Well, shops are open today. I am writing this article on Sunday. I made myself time to write, but my heart wants to go to the supermarket which is open now, apparently.
Let’s rewind the clock a couple of months back. In 2015, Hungarian government decided that it would be a great idea to force big supermarkets to close on Sundays. This wasn’t an idea of the entire Hungarian government but a smaill part of the ruling party that has majority in the parliament. This tiny portion is a deeply Christian party that merged with FIDESZ ( https://en.wikipedia.org/wiki/Fidesz ) a long time ago because otherwise FIDESZ would have lost it’s majority in the parliament. So, for this faction would not leave the Union, somehow they needed to be satisfied since they are deeply religious and they are also conservative.
Their self-proclaimed goal in life is to lead Hungary back to a simpler time.
When I was growing up, we didn’t have supermarkets. It was during communism era, so all we had is a couple of big stores in the capital that was government owned and tiny shops that individuals run as a family business. Not so long after 1990, foreign international shop chains started to appear, such as Tesco, Auchan and so on.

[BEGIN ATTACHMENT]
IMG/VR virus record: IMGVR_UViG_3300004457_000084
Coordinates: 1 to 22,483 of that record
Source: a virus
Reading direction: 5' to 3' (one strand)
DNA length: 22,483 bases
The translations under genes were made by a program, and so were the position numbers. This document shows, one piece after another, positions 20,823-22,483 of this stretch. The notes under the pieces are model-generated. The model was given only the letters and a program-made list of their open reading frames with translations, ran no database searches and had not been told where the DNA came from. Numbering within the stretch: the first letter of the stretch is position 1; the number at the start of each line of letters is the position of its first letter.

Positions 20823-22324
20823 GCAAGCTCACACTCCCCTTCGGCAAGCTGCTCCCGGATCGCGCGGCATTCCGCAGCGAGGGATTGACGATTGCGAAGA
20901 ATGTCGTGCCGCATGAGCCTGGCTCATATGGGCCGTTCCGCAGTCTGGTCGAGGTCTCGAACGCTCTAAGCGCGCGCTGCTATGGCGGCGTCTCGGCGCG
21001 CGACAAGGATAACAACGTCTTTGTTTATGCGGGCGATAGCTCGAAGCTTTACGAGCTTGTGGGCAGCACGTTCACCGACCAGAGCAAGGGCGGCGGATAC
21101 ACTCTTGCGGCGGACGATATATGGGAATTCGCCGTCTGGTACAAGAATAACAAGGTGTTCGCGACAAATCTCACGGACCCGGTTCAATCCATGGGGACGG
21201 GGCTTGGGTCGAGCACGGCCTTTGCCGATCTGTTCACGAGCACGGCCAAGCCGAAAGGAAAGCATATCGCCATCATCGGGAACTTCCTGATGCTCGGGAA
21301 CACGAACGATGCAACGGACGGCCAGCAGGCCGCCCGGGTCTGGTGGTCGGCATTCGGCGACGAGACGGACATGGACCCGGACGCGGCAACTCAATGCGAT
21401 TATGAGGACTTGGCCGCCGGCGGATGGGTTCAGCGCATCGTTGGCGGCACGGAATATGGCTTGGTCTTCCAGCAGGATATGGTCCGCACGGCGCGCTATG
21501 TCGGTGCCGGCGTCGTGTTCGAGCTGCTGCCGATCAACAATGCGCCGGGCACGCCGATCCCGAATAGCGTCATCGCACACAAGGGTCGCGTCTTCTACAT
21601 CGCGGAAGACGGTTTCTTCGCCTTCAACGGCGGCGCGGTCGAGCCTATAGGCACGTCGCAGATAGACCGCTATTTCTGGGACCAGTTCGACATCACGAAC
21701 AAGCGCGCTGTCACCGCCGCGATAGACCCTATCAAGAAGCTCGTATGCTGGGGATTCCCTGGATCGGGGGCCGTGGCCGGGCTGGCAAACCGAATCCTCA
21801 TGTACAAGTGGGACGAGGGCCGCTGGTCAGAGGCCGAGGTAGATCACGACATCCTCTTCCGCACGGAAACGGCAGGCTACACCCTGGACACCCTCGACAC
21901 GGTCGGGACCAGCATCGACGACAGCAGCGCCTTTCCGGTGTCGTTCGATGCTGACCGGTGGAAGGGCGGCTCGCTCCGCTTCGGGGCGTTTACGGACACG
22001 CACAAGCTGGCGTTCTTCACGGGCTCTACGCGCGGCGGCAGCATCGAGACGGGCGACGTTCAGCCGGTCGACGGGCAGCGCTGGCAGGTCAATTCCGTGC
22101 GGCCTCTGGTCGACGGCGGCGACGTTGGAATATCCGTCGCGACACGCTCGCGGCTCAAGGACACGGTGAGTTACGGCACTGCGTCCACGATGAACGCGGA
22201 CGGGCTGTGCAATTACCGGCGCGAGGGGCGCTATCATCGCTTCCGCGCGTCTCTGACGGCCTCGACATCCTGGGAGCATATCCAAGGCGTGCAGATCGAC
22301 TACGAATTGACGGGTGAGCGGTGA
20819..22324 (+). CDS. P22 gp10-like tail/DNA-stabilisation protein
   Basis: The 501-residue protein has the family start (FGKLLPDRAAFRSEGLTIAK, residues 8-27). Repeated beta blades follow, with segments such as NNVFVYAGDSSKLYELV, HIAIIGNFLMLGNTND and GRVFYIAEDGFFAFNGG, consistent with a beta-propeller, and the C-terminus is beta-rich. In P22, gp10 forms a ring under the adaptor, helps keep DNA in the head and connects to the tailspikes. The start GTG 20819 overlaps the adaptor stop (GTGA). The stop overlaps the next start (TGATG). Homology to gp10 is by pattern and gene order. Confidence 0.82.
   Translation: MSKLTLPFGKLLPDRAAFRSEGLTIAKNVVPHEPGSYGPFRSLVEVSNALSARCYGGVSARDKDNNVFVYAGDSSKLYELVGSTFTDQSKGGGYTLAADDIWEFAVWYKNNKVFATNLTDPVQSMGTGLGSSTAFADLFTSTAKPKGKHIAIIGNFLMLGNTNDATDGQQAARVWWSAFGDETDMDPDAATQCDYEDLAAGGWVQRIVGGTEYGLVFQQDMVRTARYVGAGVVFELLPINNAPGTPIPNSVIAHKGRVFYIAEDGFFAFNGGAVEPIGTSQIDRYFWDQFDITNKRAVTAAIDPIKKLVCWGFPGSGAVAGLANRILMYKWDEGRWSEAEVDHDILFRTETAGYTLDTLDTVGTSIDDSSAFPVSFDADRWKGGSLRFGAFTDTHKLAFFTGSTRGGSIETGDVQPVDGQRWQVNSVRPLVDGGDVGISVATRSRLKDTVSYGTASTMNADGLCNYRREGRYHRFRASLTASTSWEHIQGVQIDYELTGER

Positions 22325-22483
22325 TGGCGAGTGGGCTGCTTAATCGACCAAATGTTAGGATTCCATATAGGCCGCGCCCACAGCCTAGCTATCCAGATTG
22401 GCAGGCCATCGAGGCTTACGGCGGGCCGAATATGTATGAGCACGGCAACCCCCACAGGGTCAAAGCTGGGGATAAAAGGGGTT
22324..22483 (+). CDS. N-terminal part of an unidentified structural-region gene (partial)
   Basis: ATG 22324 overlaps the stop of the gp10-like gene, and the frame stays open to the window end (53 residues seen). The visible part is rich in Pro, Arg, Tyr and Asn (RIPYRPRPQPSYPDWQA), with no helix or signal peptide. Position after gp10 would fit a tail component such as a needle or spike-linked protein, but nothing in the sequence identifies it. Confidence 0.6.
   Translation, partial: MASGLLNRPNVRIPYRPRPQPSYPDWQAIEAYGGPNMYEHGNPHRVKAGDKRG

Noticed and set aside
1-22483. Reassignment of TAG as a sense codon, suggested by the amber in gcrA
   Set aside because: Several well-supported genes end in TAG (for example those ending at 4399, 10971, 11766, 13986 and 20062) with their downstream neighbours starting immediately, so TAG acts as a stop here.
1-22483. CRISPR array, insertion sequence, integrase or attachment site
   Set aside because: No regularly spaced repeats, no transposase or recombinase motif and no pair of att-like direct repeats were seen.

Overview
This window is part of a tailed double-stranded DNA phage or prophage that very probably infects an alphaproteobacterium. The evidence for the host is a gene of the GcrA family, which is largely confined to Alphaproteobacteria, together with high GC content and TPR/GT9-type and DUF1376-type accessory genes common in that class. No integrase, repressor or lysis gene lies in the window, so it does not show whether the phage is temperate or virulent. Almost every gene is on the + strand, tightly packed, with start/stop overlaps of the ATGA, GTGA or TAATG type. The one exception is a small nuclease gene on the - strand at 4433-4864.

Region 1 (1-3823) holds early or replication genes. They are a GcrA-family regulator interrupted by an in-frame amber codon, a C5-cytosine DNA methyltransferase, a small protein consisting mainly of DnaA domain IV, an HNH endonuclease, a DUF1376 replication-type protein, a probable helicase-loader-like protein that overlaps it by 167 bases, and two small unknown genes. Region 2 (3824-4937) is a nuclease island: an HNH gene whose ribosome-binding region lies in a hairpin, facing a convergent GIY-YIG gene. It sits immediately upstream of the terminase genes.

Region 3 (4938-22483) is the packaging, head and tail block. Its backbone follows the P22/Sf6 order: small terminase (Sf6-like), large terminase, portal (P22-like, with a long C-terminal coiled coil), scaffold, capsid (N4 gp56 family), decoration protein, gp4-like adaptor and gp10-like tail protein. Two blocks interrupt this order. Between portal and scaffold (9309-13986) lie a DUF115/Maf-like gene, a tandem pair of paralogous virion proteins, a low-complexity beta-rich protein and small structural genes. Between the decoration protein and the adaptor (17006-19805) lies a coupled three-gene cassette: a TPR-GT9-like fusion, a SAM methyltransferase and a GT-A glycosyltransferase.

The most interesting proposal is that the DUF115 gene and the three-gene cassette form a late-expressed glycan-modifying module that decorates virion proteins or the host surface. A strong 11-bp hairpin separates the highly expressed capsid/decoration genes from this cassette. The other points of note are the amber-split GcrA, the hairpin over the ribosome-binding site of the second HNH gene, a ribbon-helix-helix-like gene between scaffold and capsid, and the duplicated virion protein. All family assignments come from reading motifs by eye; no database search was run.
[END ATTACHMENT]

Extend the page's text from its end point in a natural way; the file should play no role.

While these chains are regarded evil in the eyes of the public, everyone goes there because it is cheap and you can get anything from vegetables to flat screen TVs. These chains have an interesting policy in order to satisfy everybody, especially those who work during the week. They are open on Saturdays and Sundays same as on workdays, so that families could go there together and buy a lot of stuff.
Obviously, in the eyes of Christian organizations, people shouldn’t go to such places, especially on Sundays when there is church service. And since the people of Hungary had lost their ways and no longer went to church, this Christian party created a law to force supermarkets to close on Sundays so families could go to church together.
Every decent individual could see how stupid this logic is, when you are devoted to an idea: there is no turning back and since Fidesz did not want to lose these people in the parliament, they accepted the law.
And for many months people cursed the government because, before this decision was made, half of the people had gone to the supermarkets on Saturday and the other half on Sunday.
Now everyone had to go on Saturday which created huge lines and a lot of angry families. One could even say that the result was quite the opposite this Christian party hoped for. However, what kind of logic could you expect from well-paid rich politicians who had lost touch with everyday things a long-long time ago?
Today everything is back to normal. This great experiment ended and people sit back in satisfaction that the government of Hungary unfortunately failed to see what people wanted. But politicians are not famous for sensitivity to the public and for their imagination. They can barely run a country and, let’s be frank, we are lucky to be alive.
To the people of Hungary I say: “Forget the past and enjoy your Sunday shopping”.
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